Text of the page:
IRT allows tests to be precise, brief but still valid. Through this procedure, items are calibrated into sets along with a continuum that comprises the full scope of the construct to be measured. It is this calibration that enables CAT. With CAT, users can administer unique, short tests to every participant with reliability as it enables immediate feedback and frequent assessments with precise evaluation at the individual level and with minimal burden to the subject. CAT is a specialized computer-based testing that facilitates short tests to be carried out with scores that can be equivalent to longer, fixed-length assessments.
SCI QOL measurement system is divided into four domains namely physical-medical, physical functioning, emotional, and social health. These four domains are further divided into 22 subdomains; 19 consists of adaptive computer tests (CAT) and three are fixed length measures.
These are calibrated question banks, where initially a large number of questions were identified, then during the calibration process, irrelevant items were deleted (Tulsky et al., 2015).
SD1-Bowel management difficulties
Measures impact of SCI on bowel inconsistency and other bowel related problems.
SD2-Bladder management difficulties
Ability to carry out bladder program, associated challenges and effect on the quality of life.
SD3-Bowel management difficulties (5-item fixed length)
Bladder complications like UTI and their effect on sexual life, spasticity, and daily living.
SD4- Pressure ulcers (fixed length)
It measures the effect of pressure ulcers on physical health, social life, cognitive functioning and recreational activities of the individual.
SD5- Pain interference
Measures the impact of pain on daily life and how it interferes in living and socializing.
SD6- Pain behavior (7-item fixed length)
It reports verbal and non-verbal reactions to the pain.
Question bank adapted from PROMIS, measures despair, loss of interest, hopelessness, and worthlessness. Physical symptoms like changes in sleep and appetite have been excluded for accuracy in SCI.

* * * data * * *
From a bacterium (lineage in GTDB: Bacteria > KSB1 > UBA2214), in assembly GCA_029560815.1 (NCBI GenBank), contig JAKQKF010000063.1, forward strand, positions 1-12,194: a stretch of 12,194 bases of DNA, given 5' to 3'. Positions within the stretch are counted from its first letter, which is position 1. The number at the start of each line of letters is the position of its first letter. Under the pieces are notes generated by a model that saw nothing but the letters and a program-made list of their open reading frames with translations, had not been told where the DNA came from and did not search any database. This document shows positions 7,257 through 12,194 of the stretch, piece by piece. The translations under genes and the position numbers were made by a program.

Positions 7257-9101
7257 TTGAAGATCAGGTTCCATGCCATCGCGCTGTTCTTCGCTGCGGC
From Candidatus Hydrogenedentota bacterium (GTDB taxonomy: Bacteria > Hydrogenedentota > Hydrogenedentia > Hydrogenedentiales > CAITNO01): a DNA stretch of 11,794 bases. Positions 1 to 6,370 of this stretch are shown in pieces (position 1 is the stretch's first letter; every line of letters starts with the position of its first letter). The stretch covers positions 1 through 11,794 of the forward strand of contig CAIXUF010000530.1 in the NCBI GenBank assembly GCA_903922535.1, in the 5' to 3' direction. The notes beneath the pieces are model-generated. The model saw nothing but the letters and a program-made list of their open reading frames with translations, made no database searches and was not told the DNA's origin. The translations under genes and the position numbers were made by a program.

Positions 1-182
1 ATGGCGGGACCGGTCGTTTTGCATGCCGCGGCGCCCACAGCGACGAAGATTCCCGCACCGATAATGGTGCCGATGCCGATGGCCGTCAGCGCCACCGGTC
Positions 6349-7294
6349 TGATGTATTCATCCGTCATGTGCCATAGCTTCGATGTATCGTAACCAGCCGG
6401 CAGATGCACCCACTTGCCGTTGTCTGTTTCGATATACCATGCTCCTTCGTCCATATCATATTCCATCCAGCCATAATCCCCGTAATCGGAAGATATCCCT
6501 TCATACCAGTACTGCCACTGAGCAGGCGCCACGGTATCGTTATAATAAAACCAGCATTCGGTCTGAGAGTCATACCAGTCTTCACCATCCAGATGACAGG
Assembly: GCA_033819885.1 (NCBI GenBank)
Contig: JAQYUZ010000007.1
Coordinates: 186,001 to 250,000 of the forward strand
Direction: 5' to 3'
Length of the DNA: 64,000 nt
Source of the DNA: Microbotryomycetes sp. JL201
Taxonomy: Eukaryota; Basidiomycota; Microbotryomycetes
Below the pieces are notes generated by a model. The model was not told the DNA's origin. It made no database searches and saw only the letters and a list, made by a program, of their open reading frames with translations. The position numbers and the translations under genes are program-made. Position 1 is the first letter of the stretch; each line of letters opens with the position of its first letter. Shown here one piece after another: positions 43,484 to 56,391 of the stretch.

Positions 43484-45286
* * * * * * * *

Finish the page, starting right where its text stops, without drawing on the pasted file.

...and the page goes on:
It is a measure of hyperarousal, worry about future, and panic. It has been adapted from PROMIS question bank.
It is among the most critical measures of SCI; it is about overcoming depression and anxiety and adapting to the new realities. It is a crucial measure of rehabilitation and long-term progress in adaptation.
SD10- Positive affect and wellbeing
Drawn from Neuro QOL, measure overall sense of well-being, satisfaction, and feeling purpose in life.
SD11- Grief or loss
It is more natural and acute reaction to SCI, consisting of feelings of despair, guilt, anger, and sadness.
It is a perception of personal worth and how individuals compare themselves with others.
Adapted from Neuro QOL’s Stigma, it measures the level of discrimination due to visible disability.
SD14- Psychological trauma
It measures feeling of fear, horror, helplessness, due to either real or perceived threat to life and wellbeing.
SD15- Ability to participate in social roles and activities
The degree to which a person is involved and active in social events.
SD16- Satisfaction with social role and activities
It is all about the level of individual’s satisfaction in participating in social activities.
It is all about the feeling of a sense of control over one’s life.
SD18- Basic mobility
Ability to move around, carry objects, manipulate environment independently.